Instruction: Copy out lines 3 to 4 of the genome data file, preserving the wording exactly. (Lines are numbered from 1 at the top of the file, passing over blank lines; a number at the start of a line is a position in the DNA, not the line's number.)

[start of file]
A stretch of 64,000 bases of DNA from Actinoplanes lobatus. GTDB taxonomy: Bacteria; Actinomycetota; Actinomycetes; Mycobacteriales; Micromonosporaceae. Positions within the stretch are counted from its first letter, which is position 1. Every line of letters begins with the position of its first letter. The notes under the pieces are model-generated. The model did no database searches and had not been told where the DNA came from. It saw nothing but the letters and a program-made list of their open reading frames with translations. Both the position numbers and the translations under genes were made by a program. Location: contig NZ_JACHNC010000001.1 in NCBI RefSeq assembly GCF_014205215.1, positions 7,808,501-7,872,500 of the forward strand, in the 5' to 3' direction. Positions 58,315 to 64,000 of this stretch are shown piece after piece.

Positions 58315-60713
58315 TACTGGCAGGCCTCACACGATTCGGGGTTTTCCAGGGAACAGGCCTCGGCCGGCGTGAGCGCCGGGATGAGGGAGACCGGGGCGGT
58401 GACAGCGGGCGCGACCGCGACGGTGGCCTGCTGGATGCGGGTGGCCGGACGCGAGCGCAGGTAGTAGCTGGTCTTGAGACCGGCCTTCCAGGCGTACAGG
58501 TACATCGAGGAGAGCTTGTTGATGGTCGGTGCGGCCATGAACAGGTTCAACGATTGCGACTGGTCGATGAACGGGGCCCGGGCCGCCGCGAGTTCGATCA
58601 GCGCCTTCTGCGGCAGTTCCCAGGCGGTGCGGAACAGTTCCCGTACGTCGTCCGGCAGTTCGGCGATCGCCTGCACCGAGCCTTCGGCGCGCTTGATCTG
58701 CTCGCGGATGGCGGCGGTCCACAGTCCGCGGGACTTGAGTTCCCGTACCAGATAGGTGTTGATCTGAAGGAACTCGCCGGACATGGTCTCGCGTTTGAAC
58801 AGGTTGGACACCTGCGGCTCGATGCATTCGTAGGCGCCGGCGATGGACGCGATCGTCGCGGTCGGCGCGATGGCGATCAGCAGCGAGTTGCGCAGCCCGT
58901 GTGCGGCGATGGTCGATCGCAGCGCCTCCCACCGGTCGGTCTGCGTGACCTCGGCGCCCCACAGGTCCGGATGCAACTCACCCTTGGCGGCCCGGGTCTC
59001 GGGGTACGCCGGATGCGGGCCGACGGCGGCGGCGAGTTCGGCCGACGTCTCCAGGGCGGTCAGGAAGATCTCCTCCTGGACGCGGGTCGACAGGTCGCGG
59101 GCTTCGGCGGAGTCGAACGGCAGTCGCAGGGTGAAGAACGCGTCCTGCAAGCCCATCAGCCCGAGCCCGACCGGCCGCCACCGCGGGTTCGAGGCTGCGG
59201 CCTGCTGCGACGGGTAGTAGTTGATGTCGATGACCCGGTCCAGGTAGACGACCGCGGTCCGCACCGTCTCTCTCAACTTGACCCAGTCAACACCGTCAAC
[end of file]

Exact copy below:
58315 TACTGGCAGGCCTCACACGATTCGGGGTTTTCCAGGGAACAGGCCTCGGCCGGCGTGAGCGCCGGGATGAGGGAGACCGGGGCGGT
58401 GACAGCGGGCGCGACCGCGACGGTGGCCTGCTGGATGCGGGTGGCCGGACGCGAGCGCAGGTAGTAGCTGGTCTTGAGACCGGCCTTCCAGGCGTACAGG